3.5 Patient 5

The last patient is a 59-year-old female, who suffered from RRMS from the age of 22 and was treated with IFN-β 1A for several years. In November 2008, she received a diagnosis of PsA with peripheral involvement, initially treated with methotrexate (stopped after 5 years for gastrointestinal intolerance), then cyclosporin (suspended after 6 months for hypertension), and low-dose glucocorticoids. In September 2019, a brain MRI highlighted multiple high signal areas in the white matter and C2 (without post-contrast enhancement). One month later, the rheumatologist started secukinumab at 150 mg/month plus low-dose prednisone. At that time, the patient’s DAPSA score was 27.4, but it gradually lowered to 13 after 12 months, and to 8.5 after 18 months. RRMS appeared to be under control and in March 2021, another brain MRI showed no further inflammatory lesions. The demographic and clinical characteristics of the 5 patients described are summarized in Table 2.

Table icon

Table 2: Demographic and clinical characteristics of the patients treated with secukinumab for concomitant SpA and demyelinating disease.

Abbreviations: ADA- Adalimumab; AS- Ankylosing Spondylitis; ASDAS- Ankylosing Spondylitis Disease Activity Index; BASDAI- Bath Ankylosing Spondylitis Disease Activity Index; DAPSA- Disease Activity In Psoriatic Arthritis; DD- Demyelinating Disease; ETN- Etanercept; F- Female; FU- Follow-Up; GOL- Golimumab; M- Male; MS- Multiple Sclerosis; PsA- Psoriatic Arthritis; Rh- Rheumatological; RRMS- Relapsing-Remitting Multiple Sclerosis; TNF- Tumor Necrosis Factor; yrs- Years.

* BASDAI/ASDAS for patients with AS.

** DAPSA for patients with PsA.

† Before the onset of secukinumab.

‡ Last observation during treatment with secukinumab.

δ For case no. 2 only BASDAI is available.

4. Discussion

Herein we provide the rationale for the use of IL-17i in patients with concomitant SpA and demyelinating disease, also describing the clinical outcome. Growing evidence suggests that SpA and MS share some immunopathogenic pathways, including dysregulation in the Th-17 cell axis. Th-17 cells are a small proportion of functionally heterogeneous CD4+ cells (1%–3%), comprising subpopulations that secrete IL-17 [46]. Th-17 and cytotoxic T cells are the primary sources of IL-17A, which may also be locally released by cells of the innate immunity [47]. IL-17A, via the activation of NF-κB and stabilization of the mRNA of inflammatory mediators, can induce the production of pro-inflammatory cytokines, promote neutrophil adhesion, and activate microglial cells to secrete other inflammatory molecules such as IL-1β, TNF, and IL-6. In addition, Th-17 cells can induce apoptosis in neurons by Fas/FasL interaction [48]. It is well known that Th-17 cells play a pivotal role in SpA onset and maintenance. Indeed, increased levels of IL-17A and Th-17 cells were shown in peripheral blood of SpA patients, as well as in peripheral joints, axial skeleton, and psoriatic lesions [49-53]. Also, solid evidence for the role of Th-17 cells in MS is sustained by the capability of these cells to infiltrate the CNS by impairing tight junctions in the BBB and induce neuroinflammation and damage through several mechanisms [48]. Increased levels of mononuclear cells expressing IL-17A and proinflammatory cytokines, such as IL-2, TNF, IFN-γ, IL-17, IL-22, and IL-23, deriving from Th-1 and Th-17 cells have been found in the blood and CNS of progressive MS patients [54-56]. In addition, IL-17-producing T cells seem to correlate with plaque activity, with over 70% observed in active MS lesions and only 17% in inactive plaques [33]. Secukinumab is a human IgG1κ monoclonal antibody that inhibits IL-17A [47] and is approved to treat PsO, PsA, and axial SpA. Importantly, secukinumab is the only bDMARD licensed for the treatment of AS, other than TNF inhibitors. For patients with PsA, in addition to secukinumab and anti-TNF agents, the therapeutic strategy includes ixekizumab, another anti-IL-17 agent, and ustekinumab, an IL12/23 monoclonal antibody. The choice among these bDMARDs is substantially empirical. Thus, to tailor the therapeutic agent and optimize the safety and effectiveness in patients, the presence of comorbidities must be considered. When SpA and demyelinating disease are simultaneously present, treatment with TNF inhibitors is not recommended [57] since demyelination of the central and peripheral nervous system has been associated with the use of these agents [27, 58-60]. To explain this association, several hypotheses have been proposed [61]. The first is the so-called lack of entry hypothesis. In this model, the focus is on the BBB, which allows chemokines but not immunoglobulins and, therefore, bDMARDs, to pass. Hence, TNF locally produced by the autoreactive T cells can damage the brain, since TNF inhibitors cannot hamper it. The second hypothesis is focused on the autoreactivity of T cells because the lack of inhibition of local TNF does not explain the worsening of MS under anti-TNF treatment. It has been hypothesized that anti-TNF agents can implement the number of autoreactive T cells, as seen in animal models. Due to the inflammatory status in the brain vessels caused by active MS, these lymphocytes can more easily pass the BBB, mediating and enhancing the local immune response and therefore worsening the MS status. The other two theories consider an altered balance in cytokine production, with a reduction of IL-10 and an increase of IL-12 and IFN-γ, and the so-called “sponge effect” of TNF inhibitors, capable of driving TNF out of joints and bowel, but not from the brain due to the BBB. Finally, the last theory states that TNF inhibition could precipitate a latent infection, critical for the development of MS [61]. On the other hand, secukinumab was shown to be effective in treating RRMS in a proof-of-concept clinical trial of 73 patients randomized to receive intravenous secukinumab 10 mg/kg or placebo at weeks 0, 2, 4, 8, 12, 16, and 20 [28]. Secukinumab not only reduced (albeit without reaching statistical significance) the number of combined unique active lesions by 49% but significantly lowered the mean cumulative number of new gadolinium-enhancing T1 lesions by 67% (p=0.003) at week 24 [28]. These encouraging results associated with the above reported immunopathogenic rationale in demyelinating diseases, together with the known effectiveness of secukinumab in SpA patients, provide the basis for its adoption in patients with concomitant SpA and MS. In our cohort, the 2 patients who firstly received a diagnosis of SpA (one with AS and the other with PsA) were taking a TNF inhibitor (etanercept in both cases) while developing MS. Overall, treatment with secukinumab led to remission of both SpA and MS. Secondary inefficacy was observed in patient 1, and a lack of response was reported in patient 4. Therefore, secukinumab was effective against SpA but did not allow complete control of MS, since 20% of our patients needed other therapies to achieve neurological remission. In a recent literature search, 8 cases of concomitant SpA and MS (3 of which have previously been described by us and reported above with a longer follow-up for 2 of them) plus 4 additional patients were described [62]. Thus, including our new cases, a total of 17 patients with concomitant SpA and MS treated with secukinumab have currently been reported. After secukinumab therapy, all but one patient presented a significant improvement in AS and PsA involvement, generally evaluated through DAPSA, BASDAI, and ASDAS, with clinical remission reached in most of them. Regarding neurologic involvement, one patient had a progression of MS symptoms and brain lesions, 13/17 (76%) patients remained in stable conditions, whereas 3/17 (18%) patients showed improvement in MRI lesions. Ten patients were affected by AS and 7 by PsA. One AS patient needed an off-label secukinumab dosage of 300 mg every 4 weeks due to secondary failure of the standard 150 mg dose [62]. The follow-up period ranged from 6 to 36 months. Eight out of seventeen (47%) patients received anti-TNF therapy before MS onset. Secukinumab was used as a first-line biologic in 9/17 (53%) patients. Most patients underwent glucocorticoids and IFN-β as MS therapy before starting secukinumab.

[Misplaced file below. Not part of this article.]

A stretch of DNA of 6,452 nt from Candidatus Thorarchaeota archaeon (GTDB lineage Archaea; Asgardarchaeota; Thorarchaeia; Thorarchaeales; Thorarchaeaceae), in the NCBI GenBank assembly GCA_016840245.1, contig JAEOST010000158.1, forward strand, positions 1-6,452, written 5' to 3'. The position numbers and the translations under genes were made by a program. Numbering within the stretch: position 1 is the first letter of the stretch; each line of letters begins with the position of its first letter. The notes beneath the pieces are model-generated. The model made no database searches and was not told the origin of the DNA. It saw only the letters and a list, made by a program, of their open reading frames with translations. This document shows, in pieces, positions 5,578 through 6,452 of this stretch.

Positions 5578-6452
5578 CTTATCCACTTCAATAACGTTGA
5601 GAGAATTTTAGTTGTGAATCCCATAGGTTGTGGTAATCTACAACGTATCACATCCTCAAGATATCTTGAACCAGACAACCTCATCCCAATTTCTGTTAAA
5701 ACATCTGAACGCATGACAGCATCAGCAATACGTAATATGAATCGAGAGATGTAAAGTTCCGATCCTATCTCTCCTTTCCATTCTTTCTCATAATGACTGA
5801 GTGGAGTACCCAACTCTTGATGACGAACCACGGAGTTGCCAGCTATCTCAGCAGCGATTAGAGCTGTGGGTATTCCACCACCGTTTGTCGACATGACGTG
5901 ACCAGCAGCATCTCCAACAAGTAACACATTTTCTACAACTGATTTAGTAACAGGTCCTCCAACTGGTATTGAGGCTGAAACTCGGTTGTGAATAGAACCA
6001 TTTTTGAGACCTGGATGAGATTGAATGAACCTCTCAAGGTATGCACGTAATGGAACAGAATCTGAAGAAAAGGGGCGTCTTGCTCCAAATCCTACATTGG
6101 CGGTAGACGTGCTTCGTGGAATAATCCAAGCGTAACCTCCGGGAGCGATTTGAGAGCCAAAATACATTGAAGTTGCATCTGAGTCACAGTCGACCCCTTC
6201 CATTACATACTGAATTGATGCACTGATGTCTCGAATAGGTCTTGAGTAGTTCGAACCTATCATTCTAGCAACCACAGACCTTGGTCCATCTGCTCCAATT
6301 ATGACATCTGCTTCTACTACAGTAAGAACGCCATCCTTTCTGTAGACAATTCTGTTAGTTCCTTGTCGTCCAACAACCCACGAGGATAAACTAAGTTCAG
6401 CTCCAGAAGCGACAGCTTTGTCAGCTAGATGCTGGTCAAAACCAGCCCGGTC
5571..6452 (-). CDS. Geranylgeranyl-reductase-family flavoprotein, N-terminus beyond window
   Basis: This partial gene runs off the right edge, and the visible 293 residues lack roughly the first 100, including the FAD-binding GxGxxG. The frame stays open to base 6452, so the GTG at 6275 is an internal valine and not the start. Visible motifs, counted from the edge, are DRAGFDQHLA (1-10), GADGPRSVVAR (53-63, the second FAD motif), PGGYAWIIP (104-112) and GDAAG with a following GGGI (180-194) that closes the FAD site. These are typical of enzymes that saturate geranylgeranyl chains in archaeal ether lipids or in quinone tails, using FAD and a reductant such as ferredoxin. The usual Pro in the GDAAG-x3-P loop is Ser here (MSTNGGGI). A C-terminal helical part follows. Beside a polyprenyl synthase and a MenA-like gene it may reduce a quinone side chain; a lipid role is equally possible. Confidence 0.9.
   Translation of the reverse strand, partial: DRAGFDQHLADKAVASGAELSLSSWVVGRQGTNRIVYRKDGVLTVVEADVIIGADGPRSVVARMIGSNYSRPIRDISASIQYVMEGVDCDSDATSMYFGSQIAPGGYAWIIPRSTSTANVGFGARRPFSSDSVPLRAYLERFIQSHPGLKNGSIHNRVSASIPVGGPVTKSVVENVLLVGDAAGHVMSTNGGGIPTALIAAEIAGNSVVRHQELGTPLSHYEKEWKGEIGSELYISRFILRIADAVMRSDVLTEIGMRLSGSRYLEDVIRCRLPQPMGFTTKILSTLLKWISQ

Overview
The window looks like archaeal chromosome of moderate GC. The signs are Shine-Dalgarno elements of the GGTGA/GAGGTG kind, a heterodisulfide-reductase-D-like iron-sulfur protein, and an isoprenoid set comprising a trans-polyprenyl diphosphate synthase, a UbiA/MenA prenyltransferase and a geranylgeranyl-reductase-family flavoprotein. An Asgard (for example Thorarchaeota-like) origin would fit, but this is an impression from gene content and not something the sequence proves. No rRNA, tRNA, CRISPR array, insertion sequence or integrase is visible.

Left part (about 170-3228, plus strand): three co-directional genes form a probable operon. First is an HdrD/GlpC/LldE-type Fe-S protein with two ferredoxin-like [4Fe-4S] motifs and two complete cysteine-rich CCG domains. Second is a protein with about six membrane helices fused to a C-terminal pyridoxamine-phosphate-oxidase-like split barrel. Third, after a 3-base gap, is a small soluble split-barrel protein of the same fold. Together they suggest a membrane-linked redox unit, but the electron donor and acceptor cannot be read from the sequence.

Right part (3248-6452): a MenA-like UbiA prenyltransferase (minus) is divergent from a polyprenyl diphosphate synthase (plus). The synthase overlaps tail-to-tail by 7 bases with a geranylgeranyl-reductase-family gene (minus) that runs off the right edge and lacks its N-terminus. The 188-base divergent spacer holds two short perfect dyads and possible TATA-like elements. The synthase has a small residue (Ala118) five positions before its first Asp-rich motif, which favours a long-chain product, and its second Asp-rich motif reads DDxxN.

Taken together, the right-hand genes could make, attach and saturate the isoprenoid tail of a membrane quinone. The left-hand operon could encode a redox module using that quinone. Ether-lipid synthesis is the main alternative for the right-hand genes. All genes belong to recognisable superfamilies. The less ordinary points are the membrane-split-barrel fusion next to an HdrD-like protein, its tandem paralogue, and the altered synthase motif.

5. Conclusions

In patients with concomitant SpA and demyelinating disease, the pathogenetic pathways seem to converge on IL-17, thus its inhibition could offer an important treatment alternative to TNF blockers that are contraindicated. Here we provided the rationale for the use of IL-17 inhibitors in these patients and reported 5 new cases longitudinally observed after starting treatment with secukinumab, together with a discussion of the relevant literature. Overall, this therapeutic agent showed strong effectiveness against SpA joined to a good safety profile on MS. Currently, secukinumab seems the only treatment which may be safely administered in patients with concomitant SpA and MS.


Editorial services were provided by Melanie Gatt (Ph.D.), an independent medical writer, on behalf of Health Publishing & Services Srl. This unconditional support was funded by Novartis Farma.


This research received no external funding.

Conflicts of Interest

The authors declare no conflict of interest.

Author Contributions

Conceptualization, R.S.; data curation, F.B., E.G. and A.B.; writing—original draft preparation, R.S., A.P.D., M.S.C., E.M., and G.S.; writing—review and editing, B.L. and F.C.; supervision, F.C. All authors have read and agreed to the published version of the manuscript.

Informed Consent Statement

Informed consent was obtained from all subjects involved in the study.